New Polls Show Clinton and Giuliani Leading in Colorado

New Hampshire based American Research Group recently released results of two polls they conducted, one among 600 “likely Democratic primary voters” and the other among 600 “likely Republican primary voters” conducted in the last week. (Of course, Colorado is a caucus state, and does not plan to hold a Presidential preference primary).

According to the survey result, Sen. Hillary Clinton (D-NY) leads the Democratic race with 34% of the vote, followed by Sen. Barack Obama (D-IL) at 23%, and former Sen. John Edwards at 17%.

The race is apparently tighter on the Republican side, with Rudy Giuliani edging out Sen. John McCain (R-AZ) for the lead, 25% to 23%.  Local Congressman Rep. Tom Tancredo (R-CO) only receives support from 7%.

There’s more polling goodies after the jump…Trailing far behind are Sen. Joe Biden (D-DE) at 6%, Rep. Dennis Kucinich (D-OH) at 3%, and retired General Wesley Clark and Gov. Bill Richardson (D-NM) both at 2%.  The survey question also included Sen. Chris Dodd (D-CT) and former Gov. Mike Gravel (D-AK), but neither received even 1% support.

The only other Republican candidate receiving double digit support (with 10%) is former Sen. Fred Thompson (R-TN), who now plays the New York District Attorney on NBC’s TV show Law and Order.  Further behind are former Gov. Mitt Romney (R-MA) at 9%, former Speaker of the House Newt Gingrich at 8%, Sen. Sam Brownback (R-KS) at 3%, and former Govs. Tommy Thompson (R-WI) and Mike Huckabee (R-AR) at 3% and 2% respectively.  Receiving less than 1% support are former Gov. Jim Gilmore (R-VA), Sen. Chuch Hagel (R-NE), Rep. Duncan Hunter (R-CA), former Gov. George Pataki (R-NY), and Rep. Ron Paul (R-TX).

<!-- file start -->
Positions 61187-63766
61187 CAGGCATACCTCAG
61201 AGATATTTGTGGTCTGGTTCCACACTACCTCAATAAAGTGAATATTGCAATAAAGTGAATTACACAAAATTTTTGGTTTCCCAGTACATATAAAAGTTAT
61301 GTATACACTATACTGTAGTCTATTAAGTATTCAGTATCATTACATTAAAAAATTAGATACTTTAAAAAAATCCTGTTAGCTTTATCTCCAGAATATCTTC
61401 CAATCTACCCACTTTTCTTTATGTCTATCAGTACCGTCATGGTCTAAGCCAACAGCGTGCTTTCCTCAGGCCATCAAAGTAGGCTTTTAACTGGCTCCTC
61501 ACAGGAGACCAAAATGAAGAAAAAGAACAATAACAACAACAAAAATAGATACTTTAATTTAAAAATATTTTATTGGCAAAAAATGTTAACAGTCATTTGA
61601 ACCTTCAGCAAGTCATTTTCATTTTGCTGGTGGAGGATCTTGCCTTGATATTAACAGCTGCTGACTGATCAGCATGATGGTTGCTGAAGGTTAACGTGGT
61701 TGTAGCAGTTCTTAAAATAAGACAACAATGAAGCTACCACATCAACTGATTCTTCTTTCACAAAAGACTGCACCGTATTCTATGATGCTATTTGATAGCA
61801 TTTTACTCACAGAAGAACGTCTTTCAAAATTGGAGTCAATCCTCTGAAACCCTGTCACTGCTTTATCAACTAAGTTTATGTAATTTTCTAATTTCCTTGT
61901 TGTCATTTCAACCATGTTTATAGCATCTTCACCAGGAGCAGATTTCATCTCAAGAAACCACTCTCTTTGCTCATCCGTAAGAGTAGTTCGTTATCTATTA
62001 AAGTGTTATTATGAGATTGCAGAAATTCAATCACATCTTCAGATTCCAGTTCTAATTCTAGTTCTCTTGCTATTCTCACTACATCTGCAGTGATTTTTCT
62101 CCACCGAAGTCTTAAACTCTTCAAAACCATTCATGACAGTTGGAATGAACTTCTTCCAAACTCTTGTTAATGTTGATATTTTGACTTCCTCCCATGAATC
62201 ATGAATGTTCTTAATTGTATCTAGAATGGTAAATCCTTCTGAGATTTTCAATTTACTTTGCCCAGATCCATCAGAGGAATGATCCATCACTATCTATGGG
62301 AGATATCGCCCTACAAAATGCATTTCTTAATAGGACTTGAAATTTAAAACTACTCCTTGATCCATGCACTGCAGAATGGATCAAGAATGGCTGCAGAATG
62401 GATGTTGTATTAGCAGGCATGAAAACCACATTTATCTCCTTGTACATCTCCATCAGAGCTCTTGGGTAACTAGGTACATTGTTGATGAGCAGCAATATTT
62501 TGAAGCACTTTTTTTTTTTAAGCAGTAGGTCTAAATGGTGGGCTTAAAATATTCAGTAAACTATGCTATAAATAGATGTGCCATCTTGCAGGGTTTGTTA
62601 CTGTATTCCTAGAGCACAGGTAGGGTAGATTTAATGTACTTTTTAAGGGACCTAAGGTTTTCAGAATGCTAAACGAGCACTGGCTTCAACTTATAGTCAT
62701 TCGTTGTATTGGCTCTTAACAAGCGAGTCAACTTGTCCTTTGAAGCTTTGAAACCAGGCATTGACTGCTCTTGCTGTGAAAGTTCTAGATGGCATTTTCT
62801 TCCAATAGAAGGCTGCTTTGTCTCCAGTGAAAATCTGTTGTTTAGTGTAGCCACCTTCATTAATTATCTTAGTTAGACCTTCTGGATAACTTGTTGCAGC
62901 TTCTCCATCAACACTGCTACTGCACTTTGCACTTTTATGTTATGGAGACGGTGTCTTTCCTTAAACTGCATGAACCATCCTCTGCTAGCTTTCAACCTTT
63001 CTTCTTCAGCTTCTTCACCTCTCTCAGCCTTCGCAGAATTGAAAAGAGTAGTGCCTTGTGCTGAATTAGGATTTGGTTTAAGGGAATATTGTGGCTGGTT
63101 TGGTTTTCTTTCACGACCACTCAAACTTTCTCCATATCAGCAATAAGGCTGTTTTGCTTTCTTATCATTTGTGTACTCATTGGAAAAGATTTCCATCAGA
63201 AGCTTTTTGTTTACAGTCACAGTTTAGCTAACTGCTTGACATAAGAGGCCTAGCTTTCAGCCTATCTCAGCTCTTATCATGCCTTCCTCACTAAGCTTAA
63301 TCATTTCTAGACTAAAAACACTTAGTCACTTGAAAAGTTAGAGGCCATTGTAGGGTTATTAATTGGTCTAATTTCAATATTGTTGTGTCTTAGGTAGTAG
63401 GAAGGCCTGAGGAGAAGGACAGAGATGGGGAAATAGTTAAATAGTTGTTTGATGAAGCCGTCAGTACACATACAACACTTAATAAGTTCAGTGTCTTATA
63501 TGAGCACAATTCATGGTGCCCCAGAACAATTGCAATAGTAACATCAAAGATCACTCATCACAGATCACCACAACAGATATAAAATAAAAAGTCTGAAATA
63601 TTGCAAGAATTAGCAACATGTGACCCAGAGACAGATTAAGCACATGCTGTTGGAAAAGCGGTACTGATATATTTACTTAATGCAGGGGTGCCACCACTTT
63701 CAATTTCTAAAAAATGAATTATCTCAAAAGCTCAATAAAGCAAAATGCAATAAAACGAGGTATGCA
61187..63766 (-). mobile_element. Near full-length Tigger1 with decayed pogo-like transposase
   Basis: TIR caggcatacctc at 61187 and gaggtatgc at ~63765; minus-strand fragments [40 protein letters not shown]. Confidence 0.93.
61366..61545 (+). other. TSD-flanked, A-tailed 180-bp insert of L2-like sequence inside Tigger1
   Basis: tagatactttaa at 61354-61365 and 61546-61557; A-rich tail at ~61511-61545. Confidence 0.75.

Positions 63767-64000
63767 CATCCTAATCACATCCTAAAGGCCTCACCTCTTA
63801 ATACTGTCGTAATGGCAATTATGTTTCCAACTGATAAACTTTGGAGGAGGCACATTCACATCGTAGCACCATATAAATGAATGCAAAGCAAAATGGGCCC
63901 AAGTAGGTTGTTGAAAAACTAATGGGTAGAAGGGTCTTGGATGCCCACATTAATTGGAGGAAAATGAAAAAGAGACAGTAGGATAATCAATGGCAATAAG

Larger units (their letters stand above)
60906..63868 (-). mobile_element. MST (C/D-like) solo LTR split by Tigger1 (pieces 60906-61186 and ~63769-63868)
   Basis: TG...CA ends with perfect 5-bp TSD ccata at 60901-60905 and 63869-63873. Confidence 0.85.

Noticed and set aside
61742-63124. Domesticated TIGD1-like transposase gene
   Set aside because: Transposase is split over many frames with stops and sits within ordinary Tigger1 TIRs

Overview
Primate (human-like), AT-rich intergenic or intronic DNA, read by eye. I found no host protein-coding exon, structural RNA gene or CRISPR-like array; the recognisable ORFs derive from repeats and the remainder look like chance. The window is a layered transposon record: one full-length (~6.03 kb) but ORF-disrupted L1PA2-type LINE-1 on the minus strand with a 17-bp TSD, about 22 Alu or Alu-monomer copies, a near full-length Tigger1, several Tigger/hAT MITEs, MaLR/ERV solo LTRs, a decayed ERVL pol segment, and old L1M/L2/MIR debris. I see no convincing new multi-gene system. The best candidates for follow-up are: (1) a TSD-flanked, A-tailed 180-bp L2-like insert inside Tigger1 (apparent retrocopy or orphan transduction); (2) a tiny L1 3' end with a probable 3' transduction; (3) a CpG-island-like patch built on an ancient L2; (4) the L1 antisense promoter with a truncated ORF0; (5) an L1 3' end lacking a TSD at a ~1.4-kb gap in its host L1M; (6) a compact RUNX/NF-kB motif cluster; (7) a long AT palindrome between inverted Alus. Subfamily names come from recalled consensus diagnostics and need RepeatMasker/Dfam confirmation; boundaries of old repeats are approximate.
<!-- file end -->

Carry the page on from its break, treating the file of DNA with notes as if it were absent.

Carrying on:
The fact that Colorado relies on a caucus system, rather than a primary, is particularly important to the results of the polls because each survey includes interviews among unaffiliated voters (10% of the likely Democratic primary voters and 12% of the Republican sample).

The inclusion of independents proves to be especially helpful to Obama and McCain, and to a lesser extent Giuliani.

Among only those likely voters who are registered Democrats, Clinton leads with the support of 35%, while Obama receives 19% and Edwards garners 18%.

Among registered Republicans who say they are likely to vote, Giuliani leads with 24% of the vote, while support for McCain is slightly lower at 21%.

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Mark Mehringer

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